Like a lot of top de­vel­op­ers in the hottest field in on­col­o­gy, Chen says he was treat­ed to a long line­up of queries about new jobs over the years. But he passed on all of them, un­til IgM Bio called.

His first re­sponse when he got a good look: “Wow, Genen­tech should have done this. They’re en­gi­neer­ing around a nat­u­ral­ly oc­cur­ring an­ti­body for­mat.” 

“The thing that re­al­ly hooked me was the longterm fu­ture,” says Chen. Af­ter all the work aimed at scour­ing the hu­man genome for the right tar­gets for dis­ease over the last 20 years, he adds, the time has come to shift fo­cus to us­ing “them in a more com­plex way than we ever have be­fore….With an IgM mol­e­cule, you have a lot more room to play.”

And it’s in no way lim­it­ed to im­muno-on­col­o­gy or on­col­o­gy in gen­er­al.

They built the com­pa­ny with pri­vate fi­nanc­ing, says the sci­en­tist, which al­lowed the tiny biotech to re­main in stealth mode un­til just a year or two ago as they pa­tient­ly worked out their plat­form tech­nol­o­gy.

Chen can cer­tain­ly dis­tin­guish one good an­ti­body ap­proach from an­oth­er. And William Strohl, who once led ear­ly de­vel­op­ment at J&J’s re­search group, is al­so join­ing the board, of­fer­ing an­oth­er mar­quee thumbs-up for what they’re try­ing to do.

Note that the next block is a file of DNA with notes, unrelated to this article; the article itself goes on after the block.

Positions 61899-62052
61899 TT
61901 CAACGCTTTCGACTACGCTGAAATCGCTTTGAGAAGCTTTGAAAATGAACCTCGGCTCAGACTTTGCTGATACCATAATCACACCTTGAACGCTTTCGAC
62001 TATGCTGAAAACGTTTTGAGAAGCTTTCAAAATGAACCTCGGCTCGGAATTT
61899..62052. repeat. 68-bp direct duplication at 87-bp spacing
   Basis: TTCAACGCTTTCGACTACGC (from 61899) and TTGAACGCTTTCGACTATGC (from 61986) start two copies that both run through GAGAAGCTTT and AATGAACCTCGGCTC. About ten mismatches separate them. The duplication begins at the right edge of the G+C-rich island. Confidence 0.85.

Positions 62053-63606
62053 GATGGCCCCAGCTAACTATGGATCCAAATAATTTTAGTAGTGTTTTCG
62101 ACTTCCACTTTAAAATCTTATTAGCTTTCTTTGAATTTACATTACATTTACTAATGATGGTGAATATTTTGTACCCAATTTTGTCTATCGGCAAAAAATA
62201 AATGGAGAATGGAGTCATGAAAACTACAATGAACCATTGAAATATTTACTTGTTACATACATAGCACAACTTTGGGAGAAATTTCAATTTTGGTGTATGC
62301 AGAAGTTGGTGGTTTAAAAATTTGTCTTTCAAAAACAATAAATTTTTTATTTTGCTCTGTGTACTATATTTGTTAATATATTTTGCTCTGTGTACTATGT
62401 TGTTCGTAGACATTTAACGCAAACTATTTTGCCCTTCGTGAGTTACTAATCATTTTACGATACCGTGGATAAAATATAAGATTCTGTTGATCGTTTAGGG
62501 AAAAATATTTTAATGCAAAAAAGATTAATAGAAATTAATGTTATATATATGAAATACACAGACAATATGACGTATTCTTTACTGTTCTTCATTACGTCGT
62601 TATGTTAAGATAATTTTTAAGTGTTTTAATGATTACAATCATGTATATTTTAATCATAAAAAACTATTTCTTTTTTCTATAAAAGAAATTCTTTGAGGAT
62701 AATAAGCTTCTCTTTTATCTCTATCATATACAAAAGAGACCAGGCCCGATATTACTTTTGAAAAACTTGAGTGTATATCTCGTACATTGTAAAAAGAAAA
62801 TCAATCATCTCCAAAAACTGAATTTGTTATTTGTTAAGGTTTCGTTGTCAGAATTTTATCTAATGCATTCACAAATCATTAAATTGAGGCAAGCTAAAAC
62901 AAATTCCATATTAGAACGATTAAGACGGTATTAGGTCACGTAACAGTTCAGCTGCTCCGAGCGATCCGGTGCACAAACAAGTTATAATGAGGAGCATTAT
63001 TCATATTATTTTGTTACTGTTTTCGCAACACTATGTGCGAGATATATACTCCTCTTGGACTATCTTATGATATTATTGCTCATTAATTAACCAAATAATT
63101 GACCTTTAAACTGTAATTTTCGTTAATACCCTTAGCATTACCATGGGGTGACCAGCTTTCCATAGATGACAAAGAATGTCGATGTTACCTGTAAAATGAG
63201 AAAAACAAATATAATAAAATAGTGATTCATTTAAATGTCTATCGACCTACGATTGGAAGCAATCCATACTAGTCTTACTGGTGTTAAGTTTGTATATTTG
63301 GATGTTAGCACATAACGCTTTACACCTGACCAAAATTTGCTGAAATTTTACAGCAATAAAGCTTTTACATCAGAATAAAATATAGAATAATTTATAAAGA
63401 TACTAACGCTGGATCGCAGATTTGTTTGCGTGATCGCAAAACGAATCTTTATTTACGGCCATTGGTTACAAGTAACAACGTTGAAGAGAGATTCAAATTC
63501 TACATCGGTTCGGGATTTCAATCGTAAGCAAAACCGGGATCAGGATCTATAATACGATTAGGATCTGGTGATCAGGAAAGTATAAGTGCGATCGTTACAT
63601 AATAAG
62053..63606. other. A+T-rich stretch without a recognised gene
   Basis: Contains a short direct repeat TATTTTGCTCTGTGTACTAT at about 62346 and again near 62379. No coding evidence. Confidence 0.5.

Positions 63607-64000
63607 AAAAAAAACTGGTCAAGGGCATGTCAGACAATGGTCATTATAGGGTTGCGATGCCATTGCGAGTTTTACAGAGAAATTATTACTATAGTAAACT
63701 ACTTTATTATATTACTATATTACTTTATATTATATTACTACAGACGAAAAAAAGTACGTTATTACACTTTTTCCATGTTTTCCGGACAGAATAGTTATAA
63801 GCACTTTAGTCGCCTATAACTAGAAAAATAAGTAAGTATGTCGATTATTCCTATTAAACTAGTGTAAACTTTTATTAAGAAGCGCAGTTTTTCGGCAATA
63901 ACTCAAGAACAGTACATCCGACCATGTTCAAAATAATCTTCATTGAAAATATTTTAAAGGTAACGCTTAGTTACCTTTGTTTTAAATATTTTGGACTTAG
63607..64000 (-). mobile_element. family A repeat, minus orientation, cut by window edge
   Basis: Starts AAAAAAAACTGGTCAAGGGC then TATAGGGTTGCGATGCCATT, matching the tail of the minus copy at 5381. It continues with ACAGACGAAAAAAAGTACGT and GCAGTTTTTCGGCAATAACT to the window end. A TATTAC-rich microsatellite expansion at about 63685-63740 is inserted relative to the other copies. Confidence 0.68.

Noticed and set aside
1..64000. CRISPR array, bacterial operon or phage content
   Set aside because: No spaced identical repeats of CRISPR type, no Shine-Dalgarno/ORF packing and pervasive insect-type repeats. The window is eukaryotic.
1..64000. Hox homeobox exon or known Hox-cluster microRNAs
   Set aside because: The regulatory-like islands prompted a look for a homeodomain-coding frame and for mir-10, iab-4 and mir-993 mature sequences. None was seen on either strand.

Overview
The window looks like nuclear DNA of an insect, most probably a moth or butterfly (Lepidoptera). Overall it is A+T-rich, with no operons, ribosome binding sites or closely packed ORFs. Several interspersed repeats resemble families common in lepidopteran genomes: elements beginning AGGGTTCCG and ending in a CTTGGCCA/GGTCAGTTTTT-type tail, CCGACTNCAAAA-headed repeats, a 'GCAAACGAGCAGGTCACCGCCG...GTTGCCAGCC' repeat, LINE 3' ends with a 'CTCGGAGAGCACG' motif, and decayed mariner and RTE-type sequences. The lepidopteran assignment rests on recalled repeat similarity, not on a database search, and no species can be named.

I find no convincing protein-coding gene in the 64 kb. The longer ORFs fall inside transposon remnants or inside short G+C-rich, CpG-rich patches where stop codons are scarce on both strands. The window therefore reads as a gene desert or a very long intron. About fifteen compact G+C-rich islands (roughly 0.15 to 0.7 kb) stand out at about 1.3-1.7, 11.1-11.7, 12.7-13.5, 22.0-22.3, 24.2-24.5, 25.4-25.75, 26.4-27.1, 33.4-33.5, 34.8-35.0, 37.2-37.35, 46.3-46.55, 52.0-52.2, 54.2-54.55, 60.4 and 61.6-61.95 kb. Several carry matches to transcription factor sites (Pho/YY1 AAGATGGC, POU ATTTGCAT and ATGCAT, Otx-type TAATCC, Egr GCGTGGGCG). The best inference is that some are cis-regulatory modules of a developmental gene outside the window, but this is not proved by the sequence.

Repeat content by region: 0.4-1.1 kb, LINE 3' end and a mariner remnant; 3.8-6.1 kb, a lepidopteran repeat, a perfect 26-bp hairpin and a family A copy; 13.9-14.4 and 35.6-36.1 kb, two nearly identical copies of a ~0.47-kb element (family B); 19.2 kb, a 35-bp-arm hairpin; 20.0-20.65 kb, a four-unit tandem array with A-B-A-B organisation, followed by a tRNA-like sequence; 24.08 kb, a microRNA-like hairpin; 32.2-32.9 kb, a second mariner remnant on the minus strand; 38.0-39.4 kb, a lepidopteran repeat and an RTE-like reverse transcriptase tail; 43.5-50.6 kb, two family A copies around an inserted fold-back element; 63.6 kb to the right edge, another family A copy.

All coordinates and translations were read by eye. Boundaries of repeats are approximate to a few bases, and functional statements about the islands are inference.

Fred Schwarz­er, the CEO of IGM Bio­sciences, hit that theme hard in their state­ment to­day. He not­ed:

Dan is wide­ly re­gard­ed as a glob­al leader in im­muno-on­col­o­gy, and he over­saw some of the most im­por­tant R&D in on­col­o­gy over the last decade while at Genen­tech/Roche, mak­ing his de­ci­sion to join IGM a strong en­dorse­ment of the po­ten­tial of our tech­nol­o­gy and our emerg­ing pipeline. Bill is wide­ly re­gard­ed as a glob­al thought leader in an­ti­body en­gi­neer­ing and nov­el an­ti­body de­vel­op­ment, and we look for­ward to his con­tri­bu­tions as a mem­ber of our Board of Di­rec­tors.

Im­age: Daniel Chen speaks to Ira Mell­man, Genen­tech Vice Pres­i­dent of Can­cer Im­munol­o­gy. Roche

Brent Saunders [Getty Photos]

UP­DAT­ED: Ab­b­Vie seals $63B deal to buy a trou­bled Al­ler­gan — spelling out $1B in R&D cuts